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How to Write a Movie

Season's Greetings, gentle reader! As I write this, I'm hoping your Christmas was a merry one, and that your new year is poised to be full of the excitement of great things to come. It seems hard to believe that 2010, the year we make contact, is almost over. As the new year rapidly approaches it seems like a good time to reflect, and catch you up on, the last year's adventures. It seems like only yesterday that I set out to write my first feature length screenplay. However, it was in fact the second month in the year of our Lord two thousand and ten, that I sat at my desk and began to type. Come close, gentle reader, as I recount the tale of writing a movie in 21 days.

As I have mentioned before, (but since it has been quite some time I will take a moment to mention it again), I have had a revelation about myself and what I truly want from "How to" books. If I am absolutely honest with myself, and by extension, you gentle reader, every time I buy a book, I do so in the hopes that contained with in its pages is some magical formula which will enable me to crank out the perfect story that I know is deep down inside of me. Not only do I wish for the story to magically flow out of me, it is my true desire that it do so quickly. By quickly I would not be exaggerating in saying that overnight would suit me just fine. Now being a reasonable person I know, in my head at least, that this is not going to be the case. My head knows that I will need to actually read the book in order for it to do anything other than keep dust from gathering on the space it occupies on the shelf. I have further more been enlightened to discover that just reading said book will also fail to produce a screenplay. In order to write a screenplay, I would need to read a book on how to do it, then put into practice what I had read in the form of doing some actual writing. It seems like a simple concept, I know, but I can now say with a great deal of certainty, these are the steps that need to be taken to have some chance of success. I have tried the other methods extensively. They do not seem to work. It was with this concept firmly in mind that I set out to do whatever the author of How to Write a Movie in 21 Days said to do.

Upon opening the book and reading the first few pages, it became obvious that author ,Viki King, was on my side. She really believed that I could write this screenplay. If she didn't believe it, she sure knew how to fake like she did. Either way, she was very encouraging and I decided to buy in. Drink the Kool-aide? You bet, and how about another glass, cause I'm still kinda thirsty. I was on board for this experience and very hopeful that I had found the map that was going to lead me to the promised land of actually finishing a feature length screenplay. I didn't even mind that there was some work to be done before the actual "21 days" began. When it was time to read, I read. When it was time to put the book down and write, I wrote. When she asked me to roll my eyes into the backs of their sockets and flutter my eyelids so that I could picture my master piece in my head, I batted away, without the least bit of resentment for the mild headache it caused. I was a believer.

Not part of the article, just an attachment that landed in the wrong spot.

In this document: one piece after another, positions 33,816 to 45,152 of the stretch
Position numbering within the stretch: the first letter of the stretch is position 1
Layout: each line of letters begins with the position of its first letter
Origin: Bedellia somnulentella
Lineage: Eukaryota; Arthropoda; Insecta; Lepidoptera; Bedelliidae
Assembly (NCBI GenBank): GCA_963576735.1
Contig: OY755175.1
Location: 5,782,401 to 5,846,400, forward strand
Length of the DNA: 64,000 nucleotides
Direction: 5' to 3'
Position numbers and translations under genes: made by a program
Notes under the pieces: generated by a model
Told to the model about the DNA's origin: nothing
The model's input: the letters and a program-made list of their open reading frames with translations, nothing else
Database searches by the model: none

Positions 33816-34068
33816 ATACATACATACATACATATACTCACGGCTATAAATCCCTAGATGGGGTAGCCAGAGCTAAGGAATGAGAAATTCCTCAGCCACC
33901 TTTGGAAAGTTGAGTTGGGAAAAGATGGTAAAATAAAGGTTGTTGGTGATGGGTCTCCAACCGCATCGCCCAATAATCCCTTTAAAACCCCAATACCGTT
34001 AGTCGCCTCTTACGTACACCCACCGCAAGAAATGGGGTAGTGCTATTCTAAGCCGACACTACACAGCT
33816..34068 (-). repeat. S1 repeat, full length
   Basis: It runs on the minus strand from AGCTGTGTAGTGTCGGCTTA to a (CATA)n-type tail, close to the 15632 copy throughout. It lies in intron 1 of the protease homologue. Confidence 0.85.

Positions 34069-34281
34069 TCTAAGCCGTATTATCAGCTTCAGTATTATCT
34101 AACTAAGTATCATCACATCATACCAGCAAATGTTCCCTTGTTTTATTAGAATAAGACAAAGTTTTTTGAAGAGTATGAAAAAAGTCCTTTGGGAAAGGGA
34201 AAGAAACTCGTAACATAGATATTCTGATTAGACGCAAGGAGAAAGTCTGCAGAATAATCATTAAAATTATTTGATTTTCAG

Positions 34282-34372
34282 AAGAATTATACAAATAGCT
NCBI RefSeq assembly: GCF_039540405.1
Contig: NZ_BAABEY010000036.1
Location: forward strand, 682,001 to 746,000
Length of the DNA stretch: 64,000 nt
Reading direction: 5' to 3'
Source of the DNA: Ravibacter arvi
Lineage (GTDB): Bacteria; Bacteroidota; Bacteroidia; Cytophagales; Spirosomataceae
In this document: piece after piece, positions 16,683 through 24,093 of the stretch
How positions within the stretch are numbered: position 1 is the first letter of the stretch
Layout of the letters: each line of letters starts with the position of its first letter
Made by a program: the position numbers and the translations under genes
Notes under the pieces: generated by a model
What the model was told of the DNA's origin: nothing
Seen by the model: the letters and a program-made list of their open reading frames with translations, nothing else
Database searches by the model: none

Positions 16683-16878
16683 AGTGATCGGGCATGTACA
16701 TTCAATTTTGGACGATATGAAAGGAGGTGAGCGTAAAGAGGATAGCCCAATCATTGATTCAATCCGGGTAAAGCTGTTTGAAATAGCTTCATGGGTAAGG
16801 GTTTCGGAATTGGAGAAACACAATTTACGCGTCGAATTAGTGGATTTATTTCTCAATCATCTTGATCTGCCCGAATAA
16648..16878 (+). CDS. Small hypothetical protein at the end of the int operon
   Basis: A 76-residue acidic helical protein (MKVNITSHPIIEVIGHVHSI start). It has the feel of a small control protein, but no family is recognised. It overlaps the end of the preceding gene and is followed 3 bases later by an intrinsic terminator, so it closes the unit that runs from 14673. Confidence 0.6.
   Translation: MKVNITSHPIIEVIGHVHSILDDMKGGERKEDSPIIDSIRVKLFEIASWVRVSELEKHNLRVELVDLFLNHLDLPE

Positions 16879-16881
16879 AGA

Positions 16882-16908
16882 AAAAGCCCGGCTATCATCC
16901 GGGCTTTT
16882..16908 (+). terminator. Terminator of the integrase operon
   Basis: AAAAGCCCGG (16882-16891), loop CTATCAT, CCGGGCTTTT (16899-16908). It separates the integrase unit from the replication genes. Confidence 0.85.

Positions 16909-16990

I should say at this point, I had already developed a fairly strong grasp of the story that I wanted to write. As a result, a lot of these exercises came easy to me. I wasn't making up ideas from scratch. A lot of the things she was asking me to picture, I had been picturing for a little while already. But, the time did come when I found an exercise I felt I could easily skip. However, I thought to myself, "No self. It's not fair to the process to skip any of the exercises. You want this to work, and maybe this exercise is an important part of this process. So you need to do it"! So following my own advise, (which let's face it, is not always easy to do), I counted out one hundred and twenty pieces of paper, numbered them all by hand in pencil, and stacked them up. This was all so I could visualize what my finished screenplay would look like. It took a little time, and an Oscar worthy screenplay did not magically appear on those pages, but I did feel somewhat satisfied, knowing I had completed a task I was very tempted to skip. After a few days of prep work, I had completed all the exercises and it was time for my 21 days to officially begin.

And that is where I shall leave you for now, gentle reader. Hopefully wanting more, and not having to wait too long for additional tales about my journey to become a real, live, honest to goodness filmmaker. Until then, have a wonderful and safe holiday, and I shall see you here, in the new year. (Always leave them wanting more, and if they don't want more, at least end on a rhyme).

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